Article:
Craig Weinberg wrote:
> 
>>For the keyboard, you
>> don't need to, but the brain has no lever which you can use to make it do
>> what you want, because, contrary to the keyboard, it has not been
>> designed
>> for that task - it is a holistic system, if you control a part of it
>> (sticking a electrode into you brain for example), it still won't do what
>> you want it to, as a whole.
> 
> I agree that whatever you seek to control may have unintended
> consequences that would have to control with a second order of
> control, and so on, but the brain has millions of levers to make it do
> what you want. Pharmacology, political science, neuroscience,
> advertising, law enforcement, etc have identified many reliable
> methods of controlling the brain, either directly or indirectly.
They can't control the brain, they can influence it. To control it would
mean that it (almost) solely does what you want, and even the most vicious
means of control are not control in that sense (eg torture is reliable for
controlling short term actions of people, but not their brain as such).
Relative control, as in "he likes to control other people" is not sufficient
for the thought experiment If understood it correctly.


Craig Weinberg wrote:
> 
>> So to control it, you'd have to do it on a broad scale and a fundamental
>> level. But we can't do that, and if someone could, the brain would just
>> be a
>> puppet steered by a puppeter and as such it wouldn't be a brain as
>> working
>> system, but rather a mass of flesh that is being manipulated.
> 
> Right, that's what my Overlords Gambit is about. What are the
> mechanics of manipulation and what happens when they themselves are
> manipulated?
OK... So the one end of the spectrum seems clear to me, if they manipulate
their brain enough they will make themselves unconscious. At the other end
of the spectrum, the consciousness would be a bit clouded by the influence
they exert, like being on neuroleptics. In the middle, they will be like
people that wake out of coma for a few seconds and fall apsleep again.
I don't see that anything special comes out of the fact that they both
manipulate each other, except that it leads to KO quite fast, the more
control they have, the quicker. One of them may randomly give up if he is
sees the futility of what they do, or he just forgets what they are doing.



Craig Weinberg wrote:
> 
>>
>>
>>
>>
>>
>>
>>
>>
>>
>> Craig Weinberg wrote:
>>
>> >> The closest one can get to controlling the brain is to make it
>> >> dysfunctional. It's a bit boring, but the most realistic answer is
>> that
>> >> both
>> >> would fall unconscious, as that is the only result of exerting
>> excessive
>> >> control over a brain.
>> >> It's the same result as if you try to totally control an ecosystem, or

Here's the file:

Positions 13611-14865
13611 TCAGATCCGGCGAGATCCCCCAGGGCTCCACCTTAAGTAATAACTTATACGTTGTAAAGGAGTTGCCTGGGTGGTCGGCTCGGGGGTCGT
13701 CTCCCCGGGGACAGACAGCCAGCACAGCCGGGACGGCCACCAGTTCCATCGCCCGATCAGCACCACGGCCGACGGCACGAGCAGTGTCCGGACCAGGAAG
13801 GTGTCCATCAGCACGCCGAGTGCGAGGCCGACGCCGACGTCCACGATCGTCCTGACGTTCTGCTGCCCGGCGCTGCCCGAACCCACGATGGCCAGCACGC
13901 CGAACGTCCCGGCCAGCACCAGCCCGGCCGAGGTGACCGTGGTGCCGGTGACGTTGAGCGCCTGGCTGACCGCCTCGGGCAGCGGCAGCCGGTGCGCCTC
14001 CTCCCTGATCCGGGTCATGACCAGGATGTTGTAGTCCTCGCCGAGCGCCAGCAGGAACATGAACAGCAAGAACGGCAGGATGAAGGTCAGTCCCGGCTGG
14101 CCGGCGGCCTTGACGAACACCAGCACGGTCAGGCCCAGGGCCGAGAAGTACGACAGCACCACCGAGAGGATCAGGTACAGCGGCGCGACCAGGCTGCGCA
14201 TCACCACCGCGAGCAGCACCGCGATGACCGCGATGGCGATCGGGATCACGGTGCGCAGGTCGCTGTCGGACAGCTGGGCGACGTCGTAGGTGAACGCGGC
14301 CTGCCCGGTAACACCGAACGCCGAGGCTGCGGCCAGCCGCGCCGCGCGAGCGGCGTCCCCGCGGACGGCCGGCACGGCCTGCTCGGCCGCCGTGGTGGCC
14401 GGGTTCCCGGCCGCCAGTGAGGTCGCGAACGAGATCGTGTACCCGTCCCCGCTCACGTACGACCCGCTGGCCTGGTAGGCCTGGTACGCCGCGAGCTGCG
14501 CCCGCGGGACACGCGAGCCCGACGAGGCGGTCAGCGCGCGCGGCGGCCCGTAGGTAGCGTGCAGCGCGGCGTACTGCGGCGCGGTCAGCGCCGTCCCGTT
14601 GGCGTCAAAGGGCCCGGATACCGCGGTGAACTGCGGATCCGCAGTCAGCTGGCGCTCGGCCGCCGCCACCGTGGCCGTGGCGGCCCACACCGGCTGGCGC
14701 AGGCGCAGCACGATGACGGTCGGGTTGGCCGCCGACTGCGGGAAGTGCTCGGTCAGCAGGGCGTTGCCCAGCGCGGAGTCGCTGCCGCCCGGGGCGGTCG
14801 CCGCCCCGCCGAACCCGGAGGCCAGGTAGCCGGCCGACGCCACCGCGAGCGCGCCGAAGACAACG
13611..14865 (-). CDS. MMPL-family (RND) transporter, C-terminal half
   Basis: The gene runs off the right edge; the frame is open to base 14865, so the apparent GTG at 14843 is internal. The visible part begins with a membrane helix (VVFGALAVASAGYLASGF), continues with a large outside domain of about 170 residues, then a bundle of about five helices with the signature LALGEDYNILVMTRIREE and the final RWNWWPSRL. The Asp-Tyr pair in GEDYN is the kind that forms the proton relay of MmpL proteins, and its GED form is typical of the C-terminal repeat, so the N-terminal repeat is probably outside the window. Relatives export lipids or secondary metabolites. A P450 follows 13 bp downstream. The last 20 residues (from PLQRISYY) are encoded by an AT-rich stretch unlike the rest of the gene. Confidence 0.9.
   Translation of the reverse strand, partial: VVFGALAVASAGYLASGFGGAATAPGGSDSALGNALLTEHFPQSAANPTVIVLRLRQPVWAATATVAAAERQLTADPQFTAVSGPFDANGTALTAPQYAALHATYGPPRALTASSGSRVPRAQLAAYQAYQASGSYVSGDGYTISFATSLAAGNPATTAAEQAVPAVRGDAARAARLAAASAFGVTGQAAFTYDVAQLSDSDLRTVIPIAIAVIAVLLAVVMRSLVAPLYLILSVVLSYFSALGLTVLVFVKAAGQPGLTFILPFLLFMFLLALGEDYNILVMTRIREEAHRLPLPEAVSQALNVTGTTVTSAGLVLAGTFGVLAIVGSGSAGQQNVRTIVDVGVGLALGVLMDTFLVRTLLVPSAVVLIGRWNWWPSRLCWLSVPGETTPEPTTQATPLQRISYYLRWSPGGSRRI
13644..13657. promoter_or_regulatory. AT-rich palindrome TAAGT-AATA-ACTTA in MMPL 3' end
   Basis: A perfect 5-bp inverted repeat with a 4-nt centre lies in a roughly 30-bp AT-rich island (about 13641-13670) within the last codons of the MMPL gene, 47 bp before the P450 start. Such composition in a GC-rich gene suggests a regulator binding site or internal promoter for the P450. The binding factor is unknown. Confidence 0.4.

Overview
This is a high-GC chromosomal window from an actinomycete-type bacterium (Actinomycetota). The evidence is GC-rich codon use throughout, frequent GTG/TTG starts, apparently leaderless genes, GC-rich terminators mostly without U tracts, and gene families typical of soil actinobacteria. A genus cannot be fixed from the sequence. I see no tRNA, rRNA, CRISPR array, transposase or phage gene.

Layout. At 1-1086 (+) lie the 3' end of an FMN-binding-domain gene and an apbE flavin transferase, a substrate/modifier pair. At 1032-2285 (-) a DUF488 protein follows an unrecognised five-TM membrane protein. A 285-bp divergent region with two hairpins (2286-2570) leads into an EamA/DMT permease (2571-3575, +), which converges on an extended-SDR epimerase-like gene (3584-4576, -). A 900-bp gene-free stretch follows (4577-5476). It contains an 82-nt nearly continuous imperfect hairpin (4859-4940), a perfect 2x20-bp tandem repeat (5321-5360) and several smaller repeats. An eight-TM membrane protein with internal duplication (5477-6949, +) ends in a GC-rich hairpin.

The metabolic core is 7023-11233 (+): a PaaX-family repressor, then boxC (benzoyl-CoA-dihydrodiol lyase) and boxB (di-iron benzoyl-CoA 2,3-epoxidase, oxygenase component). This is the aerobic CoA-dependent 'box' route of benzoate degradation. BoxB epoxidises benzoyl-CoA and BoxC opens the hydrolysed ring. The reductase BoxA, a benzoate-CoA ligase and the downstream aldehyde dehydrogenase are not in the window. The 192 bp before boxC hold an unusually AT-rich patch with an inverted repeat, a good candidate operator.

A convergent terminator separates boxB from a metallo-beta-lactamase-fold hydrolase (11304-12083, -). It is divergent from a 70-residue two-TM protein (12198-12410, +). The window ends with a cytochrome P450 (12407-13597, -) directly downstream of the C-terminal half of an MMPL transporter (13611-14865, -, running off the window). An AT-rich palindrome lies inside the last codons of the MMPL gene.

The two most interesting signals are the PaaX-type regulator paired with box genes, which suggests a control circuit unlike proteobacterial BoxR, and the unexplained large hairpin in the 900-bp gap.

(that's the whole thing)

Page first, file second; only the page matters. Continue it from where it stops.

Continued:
>> an
>> >> economy. It'll destroy the natural order, as control is not a
>> fundamental
>> >> ordering principle.
>>
>> > I generally agree. The thought experiment is to make people consider
>> > the fallacy of exclusively bottom up processing. I don't think that
>> > you could actually control a brain, I'm just saying that if you could,
>> > how do you get around the fact that it violates the assumption that
>> > only neurons can control the brain.
>>
>> I don't think that many people would claim that. You probably mean that
>> the
>> neurons control your behaviour,
> 
> Controlling your behavior begins with controlling your brain. The
> people I have been debating with here do claim that neurons alone
> control brain as a whole, while I maintain that control is shared from
> the top down as well.
Isn't their claim that the neurons alone *determine* the behaviour of the
brain? I don't see the necessary relationship with control. The thought
experiment doesn't mean much in that case, it is simply neurons determining
the behaviour of two brains. I don't see that it matters what the outcome of
the experiment is.


Craig Weinberg wrote:
> 
>  The psyche can voluntarily control entire
> regions of the brain, and does so routinely.
I don't think so. The psyche is reflected in the brain, but I don't see how
it controls it. The brain doesn't do what the person want, it reflects what
the person want. For it to be control, the person had to have a choice in
which way the brain mirrors the state of the psyche, and from my experience
this is not the case.
You can't tell your brain: "Use this neurons and this neurons!". It'll just
"do what you want" because it is your avatar that reflects what you do.


Craig Weinberg wrote:
> 
>  The neurons which make up
> the brain reflect that voluntary will rather than assemble an illusion
> of will through the mechanics of their biology.
I agree. No one has shown yet that the mechanics of biological functioning
alone make intelligent behaviour (for example by simulating a brain that
shows as intelligent behaviour as a real brain). It's just assuming a
mechanistic kind of materialism.


Craig Weinberg wrote:
> 
>> but I don't think many people believe that,
>> either. Materialist would rather claim that the neurons are the physical
>> cause for behaviour, and consciousness arises as a phenomenon alongside.
> 
> Not the people I've talked to. They mostly all consider consciousness
> an epiphenomenon or emergent property of neurological function.
Isn't that compatible with my statement?


Craig Weinberg wrote:
> 
>> I don't see how this is any problem with regards to control, it just is a
>> claim of magic (mind coming out of non-mind, with no mechanism how this
>> could happen) that is not even directly subjectively validated (like the